How to Find Freedom Through Bondage | God’s Paradoxes Continue …

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Hot on the heels of July 1st (Canada Day) and July 4th (US Independence Day), I want to explore the idea of financial freedom.

Unfortunately, too many of us think freedom is an unfettered ability to do what we want.  The problem is that this form of freedom just becomes another type of bondage – bondage to ones own selfish desires.

Let’s consider the all-you-can-eat buffet.

I’m thinking about the buffet because right now I’m away from Papua New Guinea, and one of the things I’ve wanted to do since I’ve been here is eat.  One would think that I would be perfectly happy stuffing my face with whatever catches my eye.

The reality is that if you eat with complete freedom (eating whatever, whenever you want), you don’t ultimately feel good about it.

You’ve satisfied the most pressing desires.  You’ve indulged yourself.  You’re free, but you’re not content.

Do you remember the young man who we call the Prodigal Son?  I think you do.  His ultimate aim in life was to be free.  Free from morals.  Free from obligation. Free from commitment.  Free from concern.  He even went away in search of a life without boundaries, rules, and restrictions.

But the only thing the Prodigal Son discovered was a bondage worse than anything else he had experiences.  It was the bondage of selfishness.  He was the master that could never be satisfied.  He was the owner who could never be content.  No matter how much he had, enjoyed, or consumed, he was always hungry for more.

He was a slave to his own selfish desires even though he had an unfettered ability to do whatever he wanted.

I think some of us think that financial freedom is the ability to spend ones own money on whatever we want.

Thus, those who are in debt dream about a day when they don’t need to check the bank account before deciding if they do or don’t want to do something.  They anticipate the day when they can buy whatever they want.  They think that is true financial freedom.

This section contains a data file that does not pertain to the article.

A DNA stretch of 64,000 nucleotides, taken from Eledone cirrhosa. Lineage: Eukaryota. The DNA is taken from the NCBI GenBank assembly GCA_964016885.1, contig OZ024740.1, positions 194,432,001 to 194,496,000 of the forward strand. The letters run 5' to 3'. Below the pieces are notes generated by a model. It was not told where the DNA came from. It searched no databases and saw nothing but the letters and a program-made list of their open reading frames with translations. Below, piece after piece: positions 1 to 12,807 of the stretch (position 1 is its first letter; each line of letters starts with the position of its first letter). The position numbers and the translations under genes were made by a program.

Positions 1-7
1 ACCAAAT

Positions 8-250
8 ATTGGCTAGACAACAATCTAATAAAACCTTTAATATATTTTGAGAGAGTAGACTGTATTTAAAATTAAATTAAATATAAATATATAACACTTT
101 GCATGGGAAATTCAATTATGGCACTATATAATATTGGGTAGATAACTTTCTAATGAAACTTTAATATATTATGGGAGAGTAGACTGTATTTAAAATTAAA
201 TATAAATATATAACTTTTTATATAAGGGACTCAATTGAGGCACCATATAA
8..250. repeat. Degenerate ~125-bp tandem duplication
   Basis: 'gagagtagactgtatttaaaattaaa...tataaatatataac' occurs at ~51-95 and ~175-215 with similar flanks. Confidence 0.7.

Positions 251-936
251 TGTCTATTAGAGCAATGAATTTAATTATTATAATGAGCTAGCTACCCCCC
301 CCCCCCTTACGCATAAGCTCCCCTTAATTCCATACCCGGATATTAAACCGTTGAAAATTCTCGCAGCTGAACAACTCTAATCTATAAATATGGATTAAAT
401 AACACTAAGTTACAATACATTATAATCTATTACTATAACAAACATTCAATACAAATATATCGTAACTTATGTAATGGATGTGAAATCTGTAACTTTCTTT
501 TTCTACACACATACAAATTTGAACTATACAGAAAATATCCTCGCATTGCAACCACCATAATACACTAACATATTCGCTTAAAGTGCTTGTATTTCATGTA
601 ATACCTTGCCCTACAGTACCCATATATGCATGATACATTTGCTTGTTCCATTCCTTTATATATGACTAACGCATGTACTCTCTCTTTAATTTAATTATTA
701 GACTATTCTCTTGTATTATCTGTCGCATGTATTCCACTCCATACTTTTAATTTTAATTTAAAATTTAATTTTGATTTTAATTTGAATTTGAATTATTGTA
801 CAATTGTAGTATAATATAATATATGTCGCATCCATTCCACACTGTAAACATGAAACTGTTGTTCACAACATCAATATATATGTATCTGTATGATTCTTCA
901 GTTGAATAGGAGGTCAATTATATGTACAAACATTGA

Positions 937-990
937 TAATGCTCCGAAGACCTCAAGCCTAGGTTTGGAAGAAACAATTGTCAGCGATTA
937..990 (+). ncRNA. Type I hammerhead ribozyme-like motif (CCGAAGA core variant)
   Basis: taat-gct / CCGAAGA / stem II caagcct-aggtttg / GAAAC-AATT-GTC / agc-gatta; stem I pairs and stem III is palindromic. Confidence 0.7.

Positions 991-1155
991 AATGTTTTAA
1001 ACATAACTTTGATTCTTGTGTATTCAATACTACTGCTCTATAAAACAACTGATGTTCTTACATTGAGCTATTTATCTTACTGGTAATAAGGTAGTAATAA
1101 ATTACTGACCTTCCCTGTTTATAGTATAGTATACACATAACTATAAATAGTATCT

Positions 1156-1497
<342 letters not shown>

Can I suggest that when your only goal is to satisfy all those fleshly spending urges and indulge in your financial whims, you’ll likely never feel free?

You, my brothers, were called to be free. But do not use your freedom to indulge the sinful nature; rather, serve one another in love. The entire law is summed up in a single command: “Love your neighbor as yourself.” (Galatians 5:13-14 NIV)

This may be saying it in the wrong way, but I sort of think life is about choosing the right master – not the right freedoms.  One of the lies we tell ourselves is that we’re going to be the best master.  As long as we are getting everything to satisfy ourselves, we think we’ll discover meaning and happiness.

Instead, the Bible challenges us to use our freedom to be enslaved to God.  I think the key behind Gal. 5:13-14 is that when we serve others in love, we forsake our freedoms because of our service to God.

Do you not know that your body is a temple of the Holy Spirit, who is in you, whom you have received from God? You are not your own; you were bought at a price. Therefore honor God with your body. (1 Corinthians 6:19-20 NIV)

Freedom to indulge the sinful self is not God’s ultimate purpose for our lives.  God gives us the freedom of choice so we can willingly give up ourselves in service of God and in service of man.  Yes, he does indeed wish for his people to have certain freedoms.  The greatest freedom to God is the freedom of Choice.  However, with that freedom, God wants us to choose to belong to him.

Thus, the pressing question we must each ask ourselves is – am I using my financial freedom (or journey towards financial freedom) for self indulgence or for loving my neighbor?

Comments

  1. says

    I am on a journey towards financial freedom. But if I were fortunate to one day grow my net worth to $1 million, I wouldn’t want that to be my crowning achievement in life. I’d feel a sense of responsibility to be a good steward of all that wealth.

    “From everyone who has been given much, much will be demanded.” Luke 12:48

    From this verse, I sense that ultimate wealth won’t make life easier – in a way it’ll be more challenging. God will want us to make decisions with our money that will further His kingdom, not just our desires. I pray for the wisdom to do so.

    Thanks for the thought-provoking post.

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